St Remy market compressed

One spot I never miss there is the bookshop and newspaper store. La librairie (paradoxically enough, this word means ‘bookstore’—la bibliothèque is ‘library’ in French) in St. Rémy is a must-do. While it may not sound at all like an activity to bookmark, it remains one of my favorite itinerary stops. The owners have specialized in books on Provence—both in French and in English—on a wide array of topics. From Provençal cuisine to landscapes to history to pottery to art to decor to gardens to novels to memoirs to local stories and legends, they have it all. The postcard selection is pas mal (not bad, i.e. good!). And if you are looking for maps or guidebooks to the area, they have those too.

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For those who like French cuisine, the cookbook section is worth a special look as they carry livres de cuisine (cookbooks) by local chefs. Books on olives and olive oils and other local products have also found their way into my French book collection.

Provence cuisine2Provence cuisineHuile d'Olive

Since so much of actual Provence is eye-candy extraordinaire, a fair number of the bookstore’s offerings are more ‘coffee table’ type books with luscious photographs…of the region, of restored country houses, of pottery, of food, of the local colors. I have acquired many of these as well (yes, bookshelf space chez moi IS an issue!).

Provence potteryCouleurs de Provence

A couple of books that I especially treasure are not filled with photographs—they are illustrated with art. Si j’avais un mas en Provence (If I had a country house in Provence) is an adorable book about many a Provence lover’s dream—owning a house and piece of earth in the south of France. The artist-author includes her watercolors of every detail of Provence architecture, landscapes, and the little things that make life special there. This book makes you want to consult the Provence real estate listings immediately.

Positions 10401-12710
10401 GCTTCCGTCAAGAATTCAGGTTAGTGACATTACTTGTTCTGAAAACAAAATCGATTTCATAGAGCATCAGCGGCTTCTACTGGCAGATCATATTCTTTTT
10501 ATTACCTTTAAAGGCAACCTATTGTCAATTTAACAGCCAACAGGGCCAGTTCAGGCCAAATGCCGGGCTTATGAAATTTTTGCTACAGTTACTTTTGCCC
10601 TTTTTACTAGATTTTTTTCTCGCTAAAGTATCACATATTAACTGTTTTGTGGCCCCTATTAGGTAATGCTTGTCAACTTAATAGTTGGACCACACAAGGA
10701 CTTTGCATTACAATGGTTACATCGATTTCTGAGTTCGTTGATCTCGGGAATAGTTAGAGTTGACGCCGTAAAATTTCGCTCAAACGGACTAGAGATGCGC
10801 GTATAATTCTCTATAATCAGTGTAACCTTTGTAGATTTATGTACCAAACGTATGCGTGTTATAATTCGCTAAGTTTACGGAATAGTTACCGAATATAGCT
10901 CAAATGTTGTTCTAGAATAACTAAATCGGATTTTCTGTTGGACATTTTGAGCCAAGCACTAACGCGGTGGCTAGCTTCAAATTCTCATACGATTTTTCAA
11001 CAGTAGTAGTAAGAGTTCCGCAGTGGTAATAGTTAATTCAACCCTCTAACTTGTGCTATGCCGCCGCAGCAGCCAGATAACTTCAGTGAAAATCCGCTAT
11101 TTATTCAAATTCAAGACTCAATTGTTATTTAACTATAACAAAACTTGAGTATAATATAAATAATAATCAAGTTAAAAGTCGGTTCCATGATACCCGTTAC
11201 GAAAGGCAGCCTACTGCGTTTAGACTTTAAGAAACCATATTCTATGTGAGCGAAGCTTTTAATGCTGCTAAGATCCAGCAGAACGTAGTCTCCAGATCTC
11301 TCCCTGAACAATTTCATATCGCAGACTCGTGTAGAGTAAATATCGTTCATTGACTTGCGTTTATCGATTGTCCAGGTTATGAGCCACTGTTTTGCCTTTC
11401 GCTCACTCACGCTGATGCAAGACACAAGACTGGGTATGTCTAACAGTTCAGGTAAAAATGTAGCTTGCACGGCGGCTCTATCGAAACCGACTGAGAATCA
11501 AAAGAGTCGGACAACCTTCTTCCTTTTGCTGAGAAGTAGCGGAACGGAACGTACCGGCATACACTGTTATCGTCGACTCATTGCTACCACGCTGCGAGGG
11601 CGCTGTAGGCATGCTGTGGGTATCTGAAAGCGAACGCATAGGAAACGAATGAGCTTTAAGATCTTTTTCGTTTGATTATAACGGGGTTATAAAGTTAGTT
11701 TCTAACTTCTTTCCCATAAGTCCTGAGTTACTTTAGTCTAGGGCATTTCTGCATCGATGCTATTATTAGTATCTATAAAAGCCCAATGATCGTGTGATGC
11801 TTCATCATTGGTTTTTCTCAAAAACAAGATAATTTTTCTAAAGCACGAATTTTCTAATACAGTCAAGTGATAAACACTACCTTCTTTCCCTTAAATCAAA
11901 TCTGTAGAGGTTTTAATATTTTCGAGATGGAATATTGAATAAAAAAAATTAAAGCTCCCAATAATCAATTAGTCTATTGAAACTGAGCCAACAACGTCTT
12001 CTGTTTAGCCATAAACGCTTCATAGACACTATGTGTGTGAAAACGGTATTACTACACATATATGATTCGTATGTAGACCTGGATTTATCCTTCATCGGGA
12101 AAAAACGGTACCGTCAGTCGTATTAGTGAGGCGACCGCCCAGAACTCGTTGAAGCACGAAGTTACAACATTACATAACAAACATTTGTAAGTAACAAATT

Un mas en Provence

A propos de l’art (speaking of art), if you are inspired by painting or are already an artist, there is a book solely devoted to discovering Provence through watercolor painting. Peindre la Provence à l’aquarelle is a unique and original kind of guidebook to southern France. You can even use this book to plan your itinerary and Provence sights to see—paintbrushes or no paintbrushes.

Provence watercolor book

All this to say, it is clear I love books and I love Provence. So this little shop in St. Rémy is a bit of heaven on earth for me. You might find it so too!

SAINT REMY PRESSE
12 Boulevard Mirabeau
13210 St-Rémy-de-Provence, FRANCE

French Take-Out™ ~ La France à emporter

If you are interested in a Provence painting experience, Provence resident and artist Jill Steenhuis will be in Dallas giving a painting workshop at the end of October. Jill is an American who has been living in Provence for many years and practicing her art there. She and her husband own a lovely home just outside Aix-en-Provence. Here are the workshop details:

Two Day ArtistsWorkshop with Jill Steenhuis
October 26 and October 27
9:00 – 12:00 (then lunch) 1:00 – 4:00
Cost: $250.00
Location: Ellen McDowell’s home, 4302 Enfield Dr., Dallas, TX 75220

This workshop will concentrate on color – how to mix a harmonious palette in oil paint, then put it to use in the landscape en plein air or still lifes and/or interiors if weather does not permit being out of doors. The focus is on color and the true creative process of taking in nature through the senses to activate one’s unique inner poetry. The workshop is about stretching oneself to experience the link with nature in a deeper way than just copying it, allowing Grace to intervene.

For more information on Jill, her Provence art experiences and her teaching philosophy, go to www.jillsteenhuis.com and click on “Workshops”, then click on “Workshop Description”. To register, a deposit of $50.00 is needed by October 20 to confirm your spot in the workshop. You can send check to Jill Steenhuis c/o Ellen McDowell to above address. And if you can’t fit this into your Dallas schedule, we may just have to include a workshop with Jill on a future French Affaires Provence trip!